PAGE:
‘What’s meant by embarrassment?’ – Ramokgopa defends Ramaphosa’s Sona remarks and load shedding ‘coincidence’
South Africa has experienced higher stages of load shedding since the State of the Nation Address on Thursday.
Minister in the Presidency responsible for electricity Kgosientsho Ramokgopa. Photo: GCIS
Ramokgopa held a media briefing on Sunday, accompanied by Eskom’s head of generation Bheki Nxumalo.
The minister assured South Africans that the generating units are expected to stabilise by Wednesday after boiler tube leak issues.
“[At least] 4 400 megawatts were taken out due to boiler tube leaks on Wednesday, Thursday and Friday. Essentially we had nine units contributing the 400 400 and these are big units. Each one is contributing over 600 MW.
“Of these nine units, two have come back. We will see a significant reduction in load-shedding stages by Wednesday,” Ramokgopa said.
He added that Eskom management was working directly with boiler tube equipment manufacturers to deal with this, thus, “cutting off the middleman.”
Barely a day after President Cyril Ramaphosa told the country that the “worst of load shedding is behind us” during the State of the Nation Address (Sona), Eskom ramped up the power cuts to stage 6 from midnight on Friday.
The last time the country experienced Stage 6 was in November last year.
However, Ramokgopa stressed that the president wasn’t lying in his assurances, adding that Eskom’s maintenance strategy at its power station was to blame.
“I really don’t understand what is meant by embarrassment. It is just a coincidence that immediately after the [delivery of Sona] then the risk materialises.
“I made a point that the inherent risk in this strategy is exactly that… the risk materialising and the intensification of load shedding. But the returns will be seen over a period time that’s the point I am making,” he said.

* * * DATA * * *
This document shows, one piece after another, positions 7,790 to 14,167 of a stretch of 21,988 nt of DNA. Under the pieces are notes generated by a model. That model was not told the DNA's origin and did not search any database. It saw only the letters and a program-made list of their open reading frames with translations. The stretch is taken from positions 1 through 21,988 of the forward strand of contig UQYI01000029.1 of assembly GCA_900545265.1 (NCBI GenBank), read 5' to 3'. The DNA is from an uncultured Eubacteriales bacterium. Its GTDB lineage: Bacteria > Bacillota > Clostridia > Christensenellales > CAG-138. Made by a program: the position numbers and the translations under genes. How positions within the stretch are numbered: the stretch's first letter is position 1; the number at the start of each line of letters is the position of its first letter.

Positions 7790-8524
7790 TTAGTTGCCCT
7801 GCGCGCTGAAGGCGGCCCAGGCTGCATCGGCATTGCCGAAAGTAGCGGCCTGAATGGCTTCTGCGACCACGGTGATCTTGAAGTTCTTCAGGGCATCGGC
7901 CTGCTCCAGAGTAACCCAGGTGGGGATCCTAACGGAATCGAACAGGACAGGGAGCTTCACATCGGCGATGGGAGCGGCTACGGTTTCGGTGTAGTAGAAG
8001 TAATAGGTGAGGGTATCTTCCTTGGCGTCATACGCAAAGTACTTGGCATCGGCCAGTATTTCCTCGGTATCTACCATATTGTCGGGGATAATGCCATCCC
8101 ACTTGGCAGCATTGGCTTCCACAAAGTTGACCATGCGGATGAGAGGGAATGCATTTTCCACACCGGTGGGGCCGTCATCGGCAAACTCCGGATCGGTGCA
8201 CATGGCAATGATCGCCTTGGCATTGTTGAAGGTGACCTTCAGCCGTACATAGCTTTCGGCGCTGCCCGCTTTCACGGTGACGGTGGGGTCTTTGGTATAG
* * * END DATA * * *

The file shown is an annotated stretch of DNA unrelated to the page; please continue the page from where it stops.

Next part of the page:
Watch the briefing below:
“We’ve taken calculated risks. I said before that we won’t cut corners in our efforts to reduce load shedding.
“What is crucial is to do things the right way and ensure we regain the megawatts we lost over time.
“It’s the price we pay to fix the grid, we need to be very meticulous and accept that there are going to be setbacks, and from yesterday, we saw those setbacks,” Ramokgopa continued.
Additionally, the minister said, the expected power injection from green sources has not been enough due to changing climate conditions.
African National Congress (ANC) secretary-general Fikile Mbalula took to social media on Saturday, claiming sabotage for the sudden Stage 6.
He even suggested additional security measures at power plants.
But Ramokgopa would not be drawn into Mbalula’s speculations.
The minister pointed out that the majority of Eskom employees were competent, hardworking and dedicated to ending load-shedding.
“I have full confidence in Nxumalo and the team, CEO and the board. But I don’t discount that there might be elements that would want to undermine the efforts we are making.
“I leave that to management, if that would require an investigation, Nxumalo will do that, I won’t enter that terrain of management.
“Until they come to us and say they need help with an investigation, I am not at a point where I can make such statements,” Ramokgopa said.
According to the minister, Eskom management is probing two incidents. He did not clarify what the investigations were about.
“We can pronounce on that once that investigation is completed,” he said.
Meanwhile, Ramokgopa further defended Ramaphosa, saying the president was referring to the downward trajectory of load shedding as opposed to a single event when he made his Sona remarks.
“It is coming down. This is on account of power generating units returning [online], as we said it would. It is coming down and that is why we say it is in reach. The end of load shedding is within reach… That is the point the president was making,” he concluded.
Eskom announced a reduction of load shedding by just one stage to 5 shortly after the briefing.